Still, in the light of the changing and evolving geopolitical climate, it has become more evident that Non-Trade Concerns (NTCs) might be another multifaceted topic requiring special attention. EU and US, becoming increasingly aware of the fact that competition of economies with different level of development might result not only in job losses in developed countries due to relocation of production, but also to general deterioration of environmental, social and health standards, have accentuated the importance of a global consensus on NTCs and their inclusion into EU and US external policies concerning foreign trade and investment. Civil society from the developed world, in general, is afraid that further liberalization may endanger public policies at different levels: environmental protection and sustainable development, good governance, cultural rights, labor rights, public health, social welfare, national security, food security, access to knowledge, consumer protection, and animal welfare.
On the other hand, coalition consisting of China and other BRICS countries as well as other developing countries gaining more influence in the WTO and other international fora has been able to articulate discontent with measures adopted by developed countries to address NTCs. The clash between interests of developed and developing countries reveals potential unfairness and inconsistencies of the international system, including the international trade system, which needs to undergo a deep reform to integrate the developing countries’ needs.
Many of the measures that developed countries introduce to address NTCs were received by developing countries with suspicion, resistance, and even hostility. Developing countries, including China, doubt the authenticity of such considerations and think they might actually hide protectionist purposes. Additionally, developing countries see these measures as an indirect form of western imperialism whereby they will have no choice but to comply with the social, ethical, and cultural values of the developed states. Nonetheless, not only has China undergone serious reforms and adopted new regulations to address the issue of NTCs, but the country has even begun to play an important role in the international negotiations on NTCs—such as those on climate change, energy, culture, and so on.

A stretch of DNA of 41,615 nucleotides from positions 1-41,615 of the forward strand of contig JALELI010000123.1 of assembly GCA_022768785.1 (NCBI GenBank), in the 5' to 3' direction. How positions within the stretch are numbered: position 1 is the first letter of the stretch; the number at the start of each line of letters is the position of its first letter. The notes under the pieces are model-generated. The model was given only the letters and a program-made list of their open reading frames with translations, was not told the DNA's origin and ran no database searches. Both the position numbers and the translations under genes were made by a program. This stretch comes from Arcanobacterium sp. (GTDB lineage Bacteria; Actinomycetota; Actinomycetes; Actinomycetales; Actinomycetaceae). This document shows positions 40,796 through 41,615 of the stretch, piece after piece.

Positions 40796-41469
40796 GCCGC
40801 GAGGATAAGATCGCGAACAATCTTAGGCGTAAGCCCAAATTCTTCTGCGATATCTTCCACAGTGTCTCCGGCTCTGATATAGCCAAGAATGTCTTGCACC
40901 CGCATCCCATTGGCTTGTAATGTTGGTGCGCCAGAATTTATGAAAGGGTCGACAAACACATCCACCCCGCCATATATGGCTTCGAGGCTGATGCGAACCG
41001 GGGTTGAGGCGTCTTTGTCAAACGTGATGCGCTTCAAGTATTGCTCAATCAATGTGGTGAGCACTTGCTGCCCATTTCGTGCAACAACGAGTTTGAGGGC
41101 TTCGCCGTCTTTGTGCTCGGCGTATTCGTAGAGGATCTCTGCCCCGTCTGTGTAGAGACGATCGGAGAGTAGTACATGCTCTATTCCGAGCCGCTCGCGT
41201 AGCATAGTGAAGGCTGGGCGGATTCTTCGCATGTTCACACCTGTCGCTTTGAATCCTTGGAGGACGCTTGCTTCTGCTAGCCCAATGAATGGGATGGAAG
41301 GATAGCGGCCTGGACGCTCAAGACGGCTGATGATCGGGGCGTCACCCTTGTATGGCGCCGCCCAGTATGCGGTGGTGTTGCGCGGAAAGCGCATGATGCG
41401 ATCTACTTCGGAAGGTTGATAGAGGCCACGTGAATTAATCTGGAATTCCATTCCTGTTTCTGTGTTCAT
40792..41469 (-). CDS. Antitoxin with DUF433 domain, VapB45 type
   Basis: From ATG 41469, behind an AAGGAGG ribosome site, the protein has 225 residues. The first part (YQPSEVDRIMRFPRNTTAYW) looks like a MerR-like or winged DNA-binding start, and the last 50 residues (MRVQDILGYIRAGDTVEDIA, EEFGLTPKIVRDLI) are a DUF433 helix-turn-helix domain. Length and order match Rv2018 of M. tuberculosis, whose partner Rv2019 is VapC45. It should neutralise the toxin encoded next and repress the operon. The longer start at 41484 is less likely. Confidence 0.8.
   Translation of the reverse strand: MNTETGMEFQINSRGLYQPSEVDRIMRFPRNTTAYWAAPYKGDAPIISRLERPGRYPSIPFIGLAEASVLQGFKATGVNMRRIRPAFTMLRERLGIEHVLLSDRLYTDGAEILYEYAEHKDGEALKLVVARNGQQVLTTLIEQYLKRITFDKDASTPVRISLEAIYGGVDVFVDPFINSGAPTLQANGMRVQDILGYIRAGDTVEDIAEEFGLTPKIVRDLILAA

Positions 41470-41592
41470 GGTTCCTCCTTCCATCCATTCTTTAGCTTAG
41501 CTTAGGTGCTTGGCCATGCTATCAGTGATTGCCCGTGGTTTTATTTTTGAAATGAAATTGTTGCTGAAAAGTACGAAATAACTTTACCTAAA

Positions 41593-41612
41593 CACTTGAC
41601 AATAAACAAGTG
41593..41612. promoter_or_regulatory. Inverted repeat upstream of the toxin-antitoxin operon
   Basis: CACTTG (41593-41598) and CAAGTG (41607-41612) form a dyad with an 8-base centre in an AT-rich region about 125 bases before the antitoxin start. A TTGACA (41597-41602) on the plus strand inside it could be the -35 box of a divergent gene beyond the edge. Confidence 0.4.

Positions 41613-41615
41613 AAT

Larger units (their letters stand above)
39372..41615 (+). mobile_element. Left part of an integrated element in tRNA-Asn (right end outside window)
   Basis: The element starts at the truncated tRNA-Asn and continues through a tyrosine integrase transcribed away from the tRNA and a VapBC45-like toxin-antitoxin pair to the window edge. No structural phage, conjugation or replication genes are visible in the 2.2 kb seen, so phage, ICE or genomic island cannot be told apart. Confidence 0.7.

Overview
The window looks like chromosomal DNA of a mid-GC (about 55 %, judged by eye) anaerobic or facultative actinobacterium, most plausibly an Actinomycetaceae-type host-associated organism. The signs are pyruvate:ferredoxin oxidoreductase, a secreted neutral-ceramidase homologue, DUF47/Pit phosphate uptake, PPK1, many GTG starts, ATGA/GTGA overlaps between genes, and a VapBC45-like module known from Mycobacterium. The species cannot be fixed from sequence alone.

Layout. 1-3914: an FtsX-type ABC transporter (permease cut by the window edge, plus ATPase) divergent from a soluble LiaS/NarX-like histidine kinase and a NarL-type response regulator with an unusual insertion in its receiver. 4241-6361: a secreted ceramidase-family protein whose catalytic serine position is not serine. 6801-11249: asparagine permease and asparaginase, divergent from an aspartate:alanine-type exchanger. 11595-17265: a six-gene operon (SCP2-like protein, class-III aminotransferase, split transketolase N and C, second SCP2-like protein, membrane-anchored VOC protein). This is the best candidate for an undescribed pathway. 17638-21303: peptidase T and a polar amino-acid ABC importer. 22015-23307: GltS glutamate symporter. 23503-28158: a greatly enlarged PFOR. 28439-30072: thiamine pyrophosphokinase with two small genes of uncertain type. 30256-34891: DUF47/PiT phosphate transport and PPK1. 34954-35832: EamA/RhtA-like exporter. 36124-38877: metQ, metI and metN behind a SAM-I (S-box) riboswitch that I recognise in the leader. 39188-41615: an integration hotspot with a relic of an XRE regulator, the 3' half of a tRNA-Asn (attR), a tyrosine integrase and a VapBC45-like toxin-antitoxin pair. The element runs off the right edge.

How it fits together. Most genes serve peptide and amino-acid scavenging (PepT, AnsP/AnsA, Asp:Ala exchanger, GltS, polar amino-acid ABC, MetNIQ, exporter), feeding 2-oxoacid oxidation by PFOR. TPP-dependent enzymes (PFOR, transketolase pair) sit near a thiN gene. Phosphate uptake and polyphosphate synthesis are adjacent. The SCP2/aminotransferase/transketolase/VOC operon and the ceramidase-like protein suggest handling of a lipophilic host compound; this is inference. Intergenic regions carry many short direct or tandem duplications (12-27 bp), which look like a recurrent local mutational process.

However, at the same time it provides an opportunity for China and other developing countries to defend their interests in a constructive dialogue with developed countries and restructure the system in order to find a necessary balance between globalization and sustainable development or to shape it according to their interests.
International legal frameworks exist to formalize interactions between countries, supposedly muting the need for behind-the-scenes bargaining in the event of disagreements. Yet diplomacy persists, and sometimes escalates, even after countries invoke dispute settlement mechanisms. What is the purpose and impact of diplomatic engagement in the presence of international law? To date, the answer to this question has been elusive due to a shortage of both granular, systematic data on diplomatic interaction and precise theories about its effects. This paper redresses these deficits by exploring the relationship between diplomacy and the settlement of international trade disputes prior to a final legal judgment. We argue that even when states resort to international legal mechanisms, they still engage in a considerable amount of diplomacy outside of those processes. But the effects of diplomatic engagement vary depending on pre-existing state affinity. Specifically, we argue that diplomatic interactions help states that have dissimilar policy preferences resolve their disputes before they reach a formal ruling. By contrast, diplomacy has minimal impact on dispute settlement in relationships between countries with higher affinity. To establish this argument, we focus on the diplomatic interactions behind litigation involving the United States (US) at the World Trade Organization (WTO).
- Sebastian Schutte, Violence and Civilian Loyalties: Evidence from Afghanistan
- Miguel R. Rueda, Popular Support, Violence, and Territorial Control in Civil War